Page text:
Conclusions: Preliminary results suggest that the distributed loading technique is promising for prevention of PJK with stiffness gradients that mimic the force-deformation curve of the physiologic posterior tension band. Our technique may optimize the degree of stress at the proximal junction without overwhelming the anterior column bony while remodeling and mature arthrodesis takes place.
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http://dx.doi.org/10.1016/j.wneu.2021.08.052DOI Listing
August 2021

Incidence of adjacent-segment surgery following stand-alone lateral lumbar interbody fusion.

J Neurosurg Spine 2021 Jun 18:1-5. Epub 2021 Jun 18.

Objective: Adjacent-segment disease (ASD) requiring operative intervention is a relatively common long-term consequence of lumbar fusion surgery. Although the incidence of ASD requiring reoperation is well described for traditional posterior lumbar approaches (2.5%-3.9% per year), it remains poorly characterized for stand-alone lateral lumbar interbody fusion (LLIF). In this study, the authors report their institutional experience with ASD requiring reoperation after LLIF over an extended follow-up period of 4 years.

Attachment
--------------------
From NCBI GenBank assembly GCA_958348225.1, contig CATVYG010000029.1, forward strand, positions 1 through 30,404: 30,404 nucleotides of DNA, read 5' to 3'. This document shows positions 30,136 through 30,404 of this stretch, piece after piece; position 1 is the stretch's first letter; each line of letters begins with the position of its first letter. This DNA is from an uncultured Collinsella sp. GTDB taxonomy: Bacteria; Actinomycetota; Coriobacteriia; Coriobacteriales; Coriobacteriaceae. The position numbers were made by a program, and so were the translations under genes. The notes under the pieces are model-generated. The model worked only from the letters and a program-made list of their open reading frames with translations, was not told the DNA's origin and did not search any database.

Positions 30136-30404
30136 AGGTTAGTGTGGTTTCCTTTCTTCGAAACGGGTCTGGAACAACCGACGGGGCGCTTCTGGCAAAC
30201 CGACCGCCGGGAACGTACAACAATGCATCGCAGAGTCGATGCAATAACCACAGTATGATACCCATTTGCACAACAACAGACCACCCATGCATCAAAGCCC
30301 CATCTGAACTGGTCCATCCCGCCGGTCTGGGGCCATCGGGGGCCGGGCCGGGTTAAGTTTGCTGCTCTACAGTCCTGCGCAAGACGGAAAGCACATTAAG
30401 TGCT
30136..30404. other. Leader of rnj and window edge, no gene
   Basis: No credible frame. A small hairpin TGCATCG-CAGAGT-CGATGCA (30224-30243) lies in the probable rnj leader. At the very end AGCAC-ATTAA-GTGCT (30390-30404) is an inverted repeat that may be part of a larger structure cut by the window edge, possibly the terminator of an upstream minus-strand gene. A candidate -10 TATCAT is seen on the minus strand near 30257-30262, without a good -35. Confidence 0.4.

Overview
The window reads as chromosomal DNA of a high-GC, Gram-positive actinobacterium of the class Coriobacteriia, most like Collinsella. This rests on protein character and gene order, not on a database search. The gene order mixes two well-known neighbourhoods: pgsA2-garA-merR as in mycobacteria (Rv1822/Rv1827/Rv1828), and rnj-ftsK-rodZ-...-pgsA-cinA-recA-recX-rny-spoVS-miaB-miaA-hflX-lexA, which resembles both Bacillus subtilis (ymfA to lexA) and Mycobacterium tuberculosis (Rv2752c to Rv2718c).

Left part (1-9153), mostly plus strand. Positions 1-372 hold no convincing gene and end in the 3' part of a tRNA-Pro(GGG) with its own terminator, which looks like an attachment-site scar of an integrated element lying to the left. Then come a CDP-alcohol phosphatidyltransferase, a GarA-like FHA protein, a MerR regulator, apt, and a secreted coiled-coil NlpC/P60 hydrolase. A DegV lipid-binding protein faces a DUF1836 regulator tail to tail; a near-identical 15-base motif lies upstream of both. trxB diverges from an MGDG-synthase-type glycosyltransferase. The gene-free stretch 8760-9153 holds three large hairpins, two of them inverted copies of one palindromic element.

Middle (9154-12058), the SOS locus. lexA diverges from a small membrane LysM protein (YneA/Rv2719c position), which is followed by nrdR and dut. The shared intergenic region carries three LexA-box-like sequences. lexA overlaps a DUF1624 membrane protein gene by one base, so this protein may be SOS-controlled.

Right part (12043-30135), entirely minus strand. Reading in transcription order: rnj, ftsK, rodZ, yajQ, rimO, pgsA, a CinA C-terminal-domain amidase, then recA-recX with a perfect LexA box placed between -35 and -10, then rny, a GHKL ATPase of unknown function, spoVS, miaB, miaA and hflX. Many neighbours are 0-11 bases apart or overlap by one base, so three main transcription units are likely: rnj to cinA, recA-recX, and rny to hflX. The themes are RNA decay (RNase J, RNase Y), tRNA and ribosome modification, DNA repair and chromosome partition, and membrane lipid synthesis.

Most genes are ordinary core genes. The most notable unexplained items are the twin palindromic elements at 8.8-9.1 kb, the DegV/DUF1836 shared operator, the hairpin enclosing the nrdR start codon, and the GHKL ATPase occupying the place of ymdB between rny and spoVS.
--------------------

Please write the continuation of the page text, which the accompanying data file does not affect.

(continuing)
Methods: Medical records were reviewed for 276 consecutive patients who underwent stand-alone LLIF by a single surgeon for degenerative spinal disorders. Inclusion criteria (single-stage, stand-alone LLIF without posterior supplementation, with no prior lumbar instrumentation, and a minimum of 4 years of follow-up) were met by 182 patients, who were analyzed for operative ASD incidence (per-year rate), demographics, and Oswestry Disability Index (ODI) score. Operative ASD was strictly defined as new-onset pathology following index surgery at directly adjacent levels to the prior construct. Operative, rather than symptomatic or radiographic, ASD was analyzed to provide a consistent and impactful endpoint while avoiding retrospective diagnosis.